‘I have a different story to most guys out here’: Tony Finau’s remarkable road to Augusta

‘I have a different story to most guys out here’: Tony Finau’s remarkable road to Augusta

November 10, 2020

Tony Finau is one of the most extraordinary golfers on the PGA Tour

“Sometimes, I’d ask for a bathroom break just to put hot water on my hands because they were so freezing,” he says. “There were a lot of blisters, a lot of rain and cold times in that garage. My dad taught us hard work and no excuses when it comes to sports. I didn’t know any better. I didn’t even realise kids my age were practising in sunshine and hitting off grass.”

The hustle, pain and sacrifice prepared Finau for the strange reality of junior events. To raise money to travel across the US, his mother hosted luaus, where Finau would perform a traditional Polynesian-Samoan dance, juggling fire and knives, the heat and steel grazing his arms. His competitors arrived in sheeny 4x4s, wearing branded clothes and pristine shoes; the products of a totally foreign environment.

“I definitely felt like an outsider,” he says. “We couldn’t afford to buy clothes. Their parents had cars, the right clubs in their bag, the balls to play with. They were luxuries I never had. But once I was on the golf course, any kind of malice or anger I had, I used that as my competitive edge to compete to prove people wrong. I used that energy in a positive way, to show people it didn’t matter where I was from, how I looked or how much money I had. You’re not going to beat me, no matter what. That’s the attitude I had to have growing up or else I was going to get eaten alive.”

Tony Finau competes at the Junior Ryder Cup

At 17, Finau rejected college scholarships – and a possible career in basketball – and turned professional. A local businessman in Utah fronted a $50,000 dollar entry fee for a one-off event in Las Vegas, with a $2m winner’s prize. Finau made it into the final round, doubled the investment, earned a sponsorship deal with Callaway and repaid his benefactor. A few weeks later, he returned to that same hotel in Milwaukee after competing in his first PGA Tour event. “It was my first pay check,” Finau says. “We drove back there and I gave it to my mum.”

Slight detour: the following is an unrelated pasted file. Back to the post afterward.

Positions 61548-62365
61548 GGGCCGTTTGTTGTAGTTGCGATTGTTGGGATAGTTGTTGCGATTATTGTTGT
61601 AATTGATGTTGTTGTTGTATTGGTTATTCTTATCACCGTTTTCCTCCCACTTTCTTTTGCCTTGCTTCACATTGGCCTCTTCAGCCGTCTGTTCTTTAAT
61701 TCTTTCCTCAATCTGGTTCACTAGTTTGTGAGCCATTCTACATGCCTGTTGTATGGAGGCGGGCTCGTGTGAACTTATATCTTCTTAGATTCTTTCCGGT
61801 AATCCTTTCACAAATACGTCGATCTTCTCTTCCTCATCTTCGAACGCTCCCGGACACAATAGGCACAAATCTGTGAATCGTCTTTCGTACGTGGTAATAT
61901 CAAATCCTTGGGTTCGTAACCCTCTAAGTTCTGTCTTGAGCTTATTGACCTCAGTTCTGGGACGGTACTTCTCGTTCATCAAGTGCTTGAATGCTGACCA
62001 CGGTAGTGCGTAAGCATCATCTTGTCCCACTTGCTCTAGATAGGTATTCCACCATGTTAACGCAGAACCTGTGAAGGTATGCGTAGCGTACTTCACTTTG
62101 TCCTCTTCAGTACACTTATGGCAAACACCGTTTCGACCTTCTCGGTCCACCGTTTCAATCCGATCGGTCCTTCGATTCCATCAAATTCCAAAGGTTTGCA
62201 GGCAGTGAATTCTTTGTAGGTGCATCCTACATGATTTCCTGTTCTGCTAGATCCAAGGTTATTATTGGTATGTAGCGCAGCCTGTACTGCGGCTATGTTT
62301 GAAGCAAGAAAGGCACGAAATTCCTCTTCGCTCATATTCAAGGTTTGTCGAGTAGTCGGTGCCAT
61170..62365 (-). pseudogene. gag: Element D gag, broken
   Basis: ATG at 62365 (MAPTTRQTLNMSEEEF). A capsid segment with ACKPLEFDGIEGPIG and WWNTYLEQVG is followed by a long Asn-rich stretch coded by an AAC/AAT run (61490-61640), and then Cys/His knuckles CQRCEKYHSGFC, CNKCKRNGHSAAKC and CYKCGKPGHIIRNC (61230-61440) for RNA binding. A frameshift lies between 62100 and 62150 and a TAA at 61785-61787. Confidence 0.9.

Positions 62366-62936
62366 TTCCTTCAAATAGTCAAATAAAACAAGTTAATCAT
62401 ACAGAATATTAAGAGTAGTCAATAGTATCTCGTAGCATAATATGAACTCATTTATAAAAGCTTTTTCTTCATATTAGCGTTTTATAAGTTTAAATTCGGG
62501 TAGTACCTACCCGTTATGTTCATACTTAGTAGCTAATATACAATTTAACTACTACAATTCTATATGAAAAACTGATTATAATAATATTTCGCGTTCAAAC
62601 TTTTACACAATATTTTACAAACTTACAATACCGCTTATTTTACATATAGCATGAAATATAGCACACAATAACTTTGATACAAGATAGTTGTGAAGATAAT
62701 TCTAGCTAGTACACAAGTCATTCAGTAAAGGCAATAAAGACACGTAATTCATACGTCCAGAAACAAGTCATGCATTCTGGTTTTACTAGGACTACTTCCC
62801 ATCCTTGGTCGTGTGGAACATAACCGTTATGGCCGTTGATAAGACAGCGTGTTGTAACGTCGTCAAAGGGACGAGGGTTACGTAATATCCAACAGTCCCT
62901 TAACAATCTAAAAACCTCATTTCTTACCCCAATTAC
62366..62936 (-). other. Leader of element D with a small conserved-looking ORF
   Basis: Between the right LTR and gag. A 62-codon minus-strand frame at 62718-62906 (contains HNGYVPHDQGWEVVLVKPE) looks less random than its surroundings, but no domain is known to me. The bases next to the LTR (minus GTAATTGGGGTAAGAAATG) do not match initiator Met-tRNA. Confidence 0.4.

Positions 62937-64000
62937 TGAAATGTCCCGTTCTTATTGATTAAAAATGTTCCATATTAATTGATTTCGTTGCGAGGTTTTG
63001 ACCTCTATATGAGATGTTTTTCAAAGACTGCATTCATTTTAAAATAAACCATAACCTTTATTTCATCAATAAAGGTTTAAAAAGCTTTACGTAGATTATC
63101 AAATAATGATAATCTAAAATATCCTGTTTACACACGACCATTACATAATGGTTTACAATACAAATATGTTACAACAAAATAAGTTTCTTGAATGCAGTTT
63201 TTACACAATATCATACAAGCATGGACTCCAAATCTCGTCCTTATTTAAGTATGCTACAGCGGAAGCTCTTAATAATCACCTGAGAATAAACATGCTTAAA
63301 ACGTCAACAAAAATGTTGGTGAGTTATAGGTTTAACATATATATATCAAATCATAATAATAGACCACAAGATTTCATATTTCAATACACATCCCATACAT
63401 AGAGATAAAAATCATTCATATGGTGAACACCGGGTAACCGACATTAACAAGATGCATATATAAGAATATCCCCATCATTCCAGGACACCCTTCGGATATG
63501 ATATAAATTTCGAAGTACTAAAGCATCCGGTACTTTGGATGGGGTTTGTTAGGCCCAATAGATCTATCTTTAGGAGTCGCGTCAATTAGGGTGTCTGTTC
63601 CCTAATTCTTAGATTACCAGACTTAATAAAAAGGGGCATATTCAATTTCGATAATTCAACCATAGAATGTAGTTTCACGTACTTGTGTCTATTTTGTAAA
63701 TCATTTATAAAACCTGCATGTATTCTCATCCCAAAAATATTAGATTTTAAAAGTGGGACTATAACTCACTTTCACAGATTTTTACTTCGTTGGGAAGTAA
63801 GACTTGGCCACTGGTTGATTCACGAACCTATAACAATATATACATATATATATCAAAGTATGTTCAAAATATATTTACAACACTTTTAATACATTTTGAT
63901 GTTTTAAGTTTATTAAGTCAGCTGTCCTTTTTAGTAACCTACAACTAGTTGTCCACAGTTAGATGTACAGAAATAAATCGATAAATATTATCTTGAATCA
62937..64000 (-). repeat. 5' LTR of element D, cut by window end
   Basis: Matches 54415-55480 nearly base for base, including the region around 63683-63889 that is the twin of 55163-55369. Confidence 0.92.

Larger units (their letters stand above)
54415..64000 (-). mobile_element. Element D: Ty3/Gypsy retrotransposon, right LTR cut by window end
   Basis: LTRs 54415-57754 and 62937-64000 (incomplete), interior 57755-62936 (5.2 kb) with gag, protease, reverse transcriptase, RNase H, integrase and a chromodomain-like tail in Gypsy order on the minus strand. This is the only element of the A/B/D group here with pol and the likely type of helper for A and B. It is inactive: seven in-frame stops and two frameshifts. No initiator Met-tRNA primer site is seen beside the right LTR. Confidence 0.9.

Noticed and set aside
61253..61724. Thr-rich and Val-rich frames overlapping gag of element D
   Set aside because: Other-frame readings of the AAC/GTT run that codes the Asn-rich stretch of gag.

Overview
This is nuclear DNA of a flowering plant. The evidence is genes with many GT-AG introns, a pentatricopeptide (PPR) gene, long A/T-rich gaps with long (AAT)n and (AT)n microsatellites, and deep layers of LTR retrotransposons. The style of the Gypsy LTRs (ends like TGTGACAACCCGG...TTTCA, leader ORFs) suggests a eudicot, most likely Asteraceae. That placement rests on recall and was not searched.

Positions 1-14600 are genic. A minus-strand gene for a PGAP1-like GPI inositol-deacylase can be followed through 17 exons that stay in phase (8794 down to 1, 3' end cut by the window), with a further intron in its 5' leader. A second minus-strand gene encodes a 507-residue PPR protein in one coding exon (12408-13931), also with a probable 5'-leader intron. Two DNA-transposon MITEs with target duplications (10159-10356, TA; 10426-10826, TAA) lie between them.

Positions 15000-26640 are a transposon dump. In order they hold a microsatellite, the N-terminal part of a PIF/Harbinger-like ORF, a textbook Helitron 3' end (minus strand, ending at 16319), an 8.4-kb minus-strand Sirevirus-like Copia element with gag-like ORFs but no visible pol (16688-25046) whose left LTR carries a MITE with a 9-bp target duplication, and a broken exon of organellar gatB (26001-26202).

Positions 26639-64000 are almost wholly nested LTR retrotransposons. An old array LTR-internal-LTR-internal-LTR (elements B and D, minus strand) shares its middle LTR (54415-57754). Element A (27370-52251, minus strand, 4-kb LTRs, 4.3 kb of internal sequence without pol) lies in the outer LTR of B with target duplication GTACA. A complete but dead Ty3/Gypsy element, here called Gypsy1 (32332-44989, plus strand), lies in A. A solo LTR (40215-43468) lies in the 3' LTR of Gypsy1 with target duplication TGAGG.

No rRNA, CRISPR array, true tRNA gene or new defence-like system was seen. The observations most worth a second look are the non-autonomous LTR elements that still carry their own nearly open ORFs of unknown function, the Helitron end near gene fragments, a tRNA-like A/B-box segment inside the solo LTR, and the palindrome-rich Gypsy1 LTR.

In that moment, Finau justified and exorcised the toils of his childhood. There were times, though, when it did almost swallow him up. For five successive years, Finau fell short of earning his Tour card and, in 2011, his mother passed away in a tragic car accident, aged 47. A stomach ulcer, induced by stress, caused him to be hospitalised shortly afterwards and he was left unable to walk for five weeks.

Finau still cherishes their memory in Milwaukee so deeply. Ravena might not have been there to see him “make it” as one of the world’s best players, but every one of his victories are inspired and fought in her memory. “I have a different story to most guys out here,” he says. “It made me tough.”

At Augusta, certainly, toughness is the abiding memory of Finau, who famously dislocated his ankle while celebrating a hole-in-one in Wednesday’s traditional par-3 tournament in 2018, went to hospital for an MRI scan, and returned the following morning against medical advice. It was his first ever round at the Masters, he bit through the excruciating pain, and stormed into contention with a four-under-par 68. “As soon as I’m on the grounds, I’m reminded by it,” he laughs. “I can’t not think about it because everyone is yelling at me.”

He is amongst the favourites this week, having finished fifth and tenth in his only two appearances, despite a forced absence after suffering from coronavirus in these past weeks. “There are three components to playing Augusta very well: driving, chipping and putting,” he says. “Those are the strong suits in my game and I’ve been able to showcase that. There’s the excitement as well, there’s no shortage of energy. My senses are heightened at Augusta. It’s the biggest tournament in the world, the crowning major, the one I always dreamed of playing in.”

It is the golf course where Finau always dreamed of winning his first major, its every corned laced with nostalgia, the links back to home; where he first discovered golf and Woods through a television, and then later fought tooth and nail against his idol. It will always be the destination, through triumph or tragedy, that brought his family’s long drive from Salt Lake City to a crescendo. It has been one of golf’s most remarkable and arduous roads. “But I wouldn’t have it any other way,” he says.

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